Florida's Welfare Transition Program

What victims of domestic violence should know about Florida's Welfare Transition Program (WTP).

Frequently Asked Questions

  • What is Florida's Welfare Transition Program (WTP)? (See Answer)
  • What are the eligibility requirements for WTP? (See Answer)
  • What is required of participants in WTP? (See Answer)
  • Can WTP help me move to get a better job? (See Answer)
  • I am a victim of domestic violence. How does that affect my participation in WTP? (See Answer)

What is Florida's Welfare Transition Program?

The Welfare Transition Program is Florida's plan for providing eligible families with services that will assist them in becoming self-sufficient.

Services include:

  • Job Search, Job Preparation, and Job Placement
  • Education and Training
  • Case Management and Counseling
  • Subsidized Child Care
  • Transportation Assistance
  • Relocation Assistance

What are the eligibility requirements for WTP?

Families who receive temporary cash are automatically eligible for services. These families may be required to participate in a work activity as a condition of receiving benefits. To be eligible for cash benefits, an applicant must:

  • Be a U.S. citizen or qualified non-citizen
  • Be a legal resident of the state
  • If the applicant is under the age of 18, reside with a custodial parent, relative caregiver, or in another setting approved by the Department of Children and Families
  • Include a minor child in the family
  • Meet income and resource guidelines

Families who do not receive cash assistance may be eligible for services if they are defined as "needy". In order to be determined as needy, the total income for the family must be below 200% of the federal poverty level for the family size, and one or more of the following circumstances must apply:

  • Be a victim of Domestic Violence
  • Be a family
  • Be a family at risk of welfare dependency due to substance abuse or mental illness
  • Be a family with children at risk for abuse or neglect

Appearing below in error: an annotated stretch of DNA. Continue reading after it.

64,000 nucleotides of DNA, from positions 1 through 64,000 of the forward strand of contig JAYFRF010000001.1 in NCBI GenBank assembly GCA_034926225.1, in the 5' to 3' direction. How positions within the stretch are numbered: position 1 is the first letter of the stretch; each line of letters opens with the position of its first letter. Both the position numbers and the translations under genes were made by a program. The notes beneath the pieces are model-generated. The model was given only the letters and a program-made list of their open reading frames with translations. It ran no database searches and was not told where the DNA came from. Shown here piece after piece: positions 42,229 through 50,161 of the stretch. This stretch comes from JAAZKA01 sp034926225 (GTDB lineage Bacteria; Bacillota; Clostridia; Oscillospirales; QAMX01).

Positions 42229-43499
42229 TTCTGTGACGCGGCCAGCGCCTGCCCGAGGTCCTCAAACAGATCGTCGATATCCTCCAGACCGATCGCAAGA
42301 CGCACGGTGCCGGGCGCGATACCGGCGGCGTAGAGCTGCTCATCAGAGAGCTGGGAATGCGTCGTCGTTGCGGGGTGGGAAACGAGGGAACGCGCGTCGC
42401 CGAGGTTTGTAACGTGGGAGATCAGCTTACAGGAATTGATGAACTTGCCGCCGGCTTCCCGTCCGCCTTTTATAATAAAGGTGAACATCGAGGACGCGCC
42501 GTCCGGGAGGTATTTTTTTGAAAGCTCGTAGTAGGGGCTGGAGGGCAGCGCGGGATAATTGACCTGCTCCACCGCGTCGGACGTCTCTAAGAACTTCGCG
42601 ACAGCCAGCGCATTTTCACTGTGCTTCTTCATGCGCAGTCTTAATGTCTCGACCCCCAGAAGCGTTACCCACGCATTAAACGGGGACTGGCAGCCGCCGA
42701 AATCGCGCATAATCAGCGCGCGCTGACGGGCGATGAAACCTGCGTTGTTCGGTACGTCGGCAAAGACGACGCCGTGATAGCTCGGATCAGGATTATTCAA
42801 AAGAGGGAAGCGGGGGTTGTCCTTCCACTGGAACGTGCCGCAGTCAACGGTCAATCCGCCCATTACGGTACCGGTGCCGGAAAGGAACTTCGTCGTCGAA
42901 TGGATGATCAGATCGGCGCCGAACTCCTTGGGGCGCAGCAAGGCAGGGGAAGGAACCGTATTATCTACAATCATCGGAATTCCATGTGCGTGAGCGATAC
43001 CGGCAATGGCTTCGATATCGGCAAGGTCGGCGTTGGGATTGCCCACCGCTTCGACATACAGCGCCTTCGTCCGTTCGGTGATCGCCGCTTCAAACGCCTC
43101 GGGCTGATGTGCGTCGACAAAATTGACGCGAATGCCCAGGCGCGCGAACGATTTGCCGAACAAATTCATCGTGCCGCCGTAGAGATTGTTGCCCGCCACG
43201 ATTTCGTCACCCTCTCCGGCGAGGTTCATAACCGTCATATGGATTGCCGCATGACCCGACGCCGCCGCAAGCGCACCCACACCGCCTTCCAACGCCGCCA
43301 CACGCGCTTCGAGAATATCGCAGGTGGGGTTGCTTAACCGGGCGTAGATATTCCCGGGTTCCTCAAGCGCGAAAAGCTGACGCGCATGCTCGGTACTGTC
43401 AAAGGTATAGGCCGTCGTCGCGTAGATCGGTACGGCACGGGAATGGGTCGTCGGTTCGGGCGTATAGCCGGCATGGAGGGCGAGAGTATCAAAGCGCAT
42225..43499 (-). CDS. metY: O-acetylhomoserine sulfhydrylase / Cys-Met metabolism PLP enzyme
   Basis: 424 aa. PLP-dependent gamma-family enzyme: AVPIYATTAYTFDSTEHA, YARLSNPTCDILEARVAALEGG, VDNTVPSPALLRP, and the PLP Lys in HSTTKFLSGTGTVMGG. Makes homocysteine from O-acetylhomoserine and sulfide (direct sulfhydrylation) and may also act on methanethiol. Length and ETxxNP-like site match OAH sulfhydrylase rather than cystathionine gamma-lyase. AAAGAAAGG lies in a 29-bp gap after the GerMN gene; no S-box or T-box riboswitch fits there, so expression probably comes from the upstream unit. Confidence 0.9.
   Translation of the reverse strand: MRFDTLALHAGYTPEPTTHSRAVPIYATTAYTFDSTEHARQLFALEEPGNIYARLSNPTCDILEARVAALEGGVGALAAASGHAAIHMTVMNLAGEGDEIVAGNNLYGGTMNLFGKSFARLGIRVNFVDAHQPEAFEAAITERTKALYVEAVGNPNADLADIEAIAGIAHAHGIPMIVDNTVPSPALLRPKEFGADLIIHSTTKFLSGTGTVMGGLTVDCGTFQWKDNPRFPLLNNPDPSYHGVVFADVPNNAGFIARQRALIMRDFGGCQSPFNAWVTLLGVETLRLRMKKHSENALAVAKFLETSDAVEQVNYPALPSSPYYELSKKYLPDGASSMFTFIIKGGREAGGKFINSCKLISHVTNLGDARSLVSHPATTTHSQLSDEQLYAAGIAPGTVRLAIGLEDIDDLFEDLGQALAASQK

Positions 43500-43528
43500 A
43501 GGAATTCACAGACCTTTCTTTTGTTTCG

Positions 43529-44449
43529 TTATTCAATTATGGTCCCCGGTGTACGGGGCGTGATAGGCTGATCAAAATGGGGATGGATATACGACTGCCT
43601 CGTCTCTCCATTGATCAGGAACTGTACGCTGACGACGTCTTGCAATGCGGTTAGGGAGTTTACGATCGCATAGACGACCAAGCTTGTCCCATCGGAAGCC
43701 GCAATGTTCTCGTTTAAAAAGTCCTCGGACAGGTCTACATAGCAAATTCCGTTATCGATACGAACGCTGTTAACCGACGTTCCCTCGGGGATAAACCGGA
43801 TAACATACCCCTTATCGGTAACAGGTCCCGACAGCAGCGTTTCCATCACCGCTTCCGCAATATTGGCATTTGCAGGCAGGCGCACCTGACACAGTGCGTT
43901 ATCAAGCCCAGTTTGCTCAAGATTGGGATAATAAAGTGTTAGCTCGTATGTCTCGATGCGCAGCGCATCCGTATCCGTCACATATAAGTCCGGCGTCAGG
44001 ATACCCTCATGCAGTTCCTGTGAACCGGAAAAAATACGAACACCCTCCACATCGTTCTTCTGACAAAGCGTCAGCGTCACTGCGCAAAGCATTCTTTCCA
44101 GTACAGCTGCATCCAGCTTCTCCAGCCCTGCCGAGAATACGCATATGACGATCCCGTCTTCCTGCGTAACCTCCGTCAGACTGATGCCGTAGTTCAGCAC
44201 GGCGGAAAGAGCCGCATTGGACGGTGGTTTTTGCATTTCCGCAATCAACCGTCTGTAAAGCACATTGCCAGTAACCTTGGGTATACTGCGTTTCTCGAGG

• Be a family which has previously received cash benefits and is transitioning to full-time work
  • Be an individual targeted for teen pregnancy prevention activities and services
  • Be a custodial parent

What is required of participants in WTP?

During the application process for cash benefits, Medicaid, and/or food stamps, applicants will be required to cooperate with Child Support Enforcement unless they have a good reason not to. Good reasons for not cooperating include:

  • Increased risk of physical, emotional, or sexual abuse to the applicant or another family member
  • A child conceived as the result of incest or rape

(Child Support Enforcement may require applicants who seek good cause for not cooperating to provide copies of police reports, restraining orders, or other documents and/or testimony.)

If the applicant does not have a good reason for not cooperating, they will be expected to:

  • Assist in establishing paternity
  • Assist in identifying and locating the non-custodial parent
  • Assist in establishing, modifying, or enforcing an order for support

Families who receive cash benefits will be required to assign rights to any child support money collected while they are receiving benefits over to the Florida Department of Children and Families.

Participants in the welfare transition program will also be required to participate in a minimum of 30 hours of work activities weekly. Work activities include:

  • Working for a private employer
  • Working for an employer who is subsidized (given money) by the program
  • Vocational education
  • On-the-job training
  • Community service
  • Workfare (work for a not-for-profit agency in exchange for your cash benefit check)

Victims of domestic violence may be exempted from all or part of the work requirements for a period of time if participating in work activities would put them at risk of further abuse. They may need to pursue other activities that would help them escape the abuse, such as filing for an injunction for protection, counseling, or other activities. (See Domestic Violence & the Welfare Transition Program) Others who may be exempted include:

  • Minors under the age of 16
  • Recipients of SSI or SSDI (disability) checks
  • Adults who are not included in the calculation of cash assistance (Child-Only Cases)
  • A custodial parent who has a child under the age of 3 months (these applicants may be required to attend parenting classes)